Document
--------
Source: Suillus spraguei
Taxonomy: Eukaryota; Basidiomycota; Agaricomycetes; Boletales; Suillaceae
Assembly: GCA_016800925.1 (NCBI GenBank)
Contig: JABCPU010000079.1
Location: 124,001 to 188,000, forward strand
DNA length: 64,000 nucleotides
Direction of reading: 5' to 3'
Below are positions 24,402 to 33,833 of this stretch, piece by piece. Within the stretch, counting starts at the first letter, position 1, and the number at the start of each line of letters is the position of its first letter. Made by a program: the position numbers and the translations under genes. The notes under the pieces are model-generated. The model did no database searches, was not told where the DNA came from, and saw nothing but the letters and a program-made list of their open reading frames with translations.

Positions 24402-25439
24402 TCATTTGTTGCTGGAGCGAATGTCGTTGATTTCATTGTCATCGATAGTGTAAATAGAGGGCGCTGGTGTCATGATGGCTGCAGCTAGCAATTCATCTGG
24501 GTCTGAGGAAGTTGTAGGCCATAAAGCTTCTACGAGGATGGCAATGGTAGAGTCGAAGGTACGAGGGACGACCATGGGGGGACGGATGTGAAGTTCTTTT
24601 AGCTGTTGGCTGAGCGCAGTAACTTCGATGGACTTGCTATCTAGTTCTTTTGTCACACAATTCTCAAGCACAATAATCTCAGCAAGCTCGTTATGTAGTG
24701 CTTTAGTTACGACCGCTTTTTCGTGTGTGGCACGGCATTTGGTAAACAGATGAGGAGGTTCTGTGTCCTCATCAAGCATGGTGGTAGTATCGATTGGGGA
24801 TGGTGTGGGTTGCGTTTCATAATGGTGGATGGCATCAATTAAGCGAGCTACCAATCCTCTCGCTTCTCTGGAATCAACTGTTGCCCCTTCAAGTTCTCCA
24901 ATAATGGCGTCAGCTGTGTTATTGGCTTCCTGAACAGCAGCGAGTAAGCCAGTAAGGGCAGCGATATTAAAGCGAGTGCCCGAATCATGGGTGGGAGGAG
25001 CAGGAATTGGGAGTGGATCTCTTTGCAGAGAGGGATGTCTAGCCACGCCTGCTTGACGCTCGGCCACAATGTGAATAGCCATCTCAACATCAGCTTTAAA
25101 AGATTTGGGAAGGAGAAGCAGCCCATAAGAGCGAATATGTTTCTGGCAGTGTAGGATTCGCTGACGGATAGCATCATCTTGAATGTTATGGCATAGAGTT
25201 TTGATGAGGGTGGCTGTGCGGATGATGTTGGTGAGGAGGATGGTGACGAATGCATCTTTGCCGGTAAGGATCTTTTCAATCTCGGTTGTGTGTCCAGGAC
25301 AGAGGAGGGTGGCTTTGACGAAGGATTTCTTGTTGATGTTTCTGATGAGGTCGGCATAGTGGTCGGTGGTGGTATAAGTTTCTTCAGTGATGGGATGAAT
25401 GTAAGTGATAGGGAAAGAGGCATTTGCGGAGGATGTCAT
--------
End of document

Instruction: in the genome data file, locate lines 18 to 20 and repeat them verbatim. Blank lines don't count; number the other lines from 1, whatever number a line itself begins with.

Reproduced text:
25201 TTGATGAGGGTGGCTGTGCGGATGATGTTGGTGAGGAGGATGGTGACGAATGCATCTTTGCCGGTAAGGATCTTTTCAATCTCGGTTGTGTGTCCAGGAC
25301 AGAGGAGGGTGGCTTTGACGAAGGATTTCTTGTTGATGTTTCTGATGAGGTCGGCATAGTGGTCGGTGGTGGTATAAGTTTCTTCAGTGATGGGATGAAT
25401 GTAAGTGATAGGGAAAGAGGCATTTGCGGAGGATGTCAT